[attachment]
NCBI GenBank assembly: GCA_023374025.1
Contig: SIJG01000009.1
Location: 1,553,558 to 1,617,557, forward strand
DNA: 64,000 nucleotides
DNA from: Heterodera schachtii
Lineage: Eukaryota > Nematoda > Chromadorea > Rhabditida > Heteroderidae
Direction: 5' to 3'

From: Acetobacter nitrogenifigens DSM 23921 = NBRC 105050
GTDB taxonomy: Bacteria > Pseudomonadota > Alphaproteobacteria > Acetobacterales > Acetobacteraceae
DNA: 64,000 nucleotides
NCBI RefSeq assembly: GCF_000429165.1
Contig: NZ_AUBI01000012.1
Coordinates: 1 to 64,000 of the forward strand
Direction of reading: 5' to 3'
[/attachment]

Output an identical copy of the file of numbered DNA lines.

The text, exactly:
NCBI GenBank assembly: GCA_023374025.1
Contig: SIJG01000009.1
Location: 1,553,558 to 1,617,557, forward strand
DNA: 64,000 nucleotides
DNA from: Heterodera schachtii
Lineage: Eukaryota > Nematoda > Chromadorea > Rhabditida > Heteroderidae
Direction: 5' to 3'

From: Acetobacter nitrogenifigens DSM 23921 = NBRC 105050
GTDB taxonomy: Bacteria > Pseudomonadota > Alphaproteobacteria > Acetobacterales > Acetobacteraceae
DNA: 64,000 nucleotides
NCBI RefSeq assembly: GCF_000429165.1
Contig: NZ_AUBI01000012.1
Coordinates: 1 to 64,000 of the forward strand
Direction of reading: 5' to 3'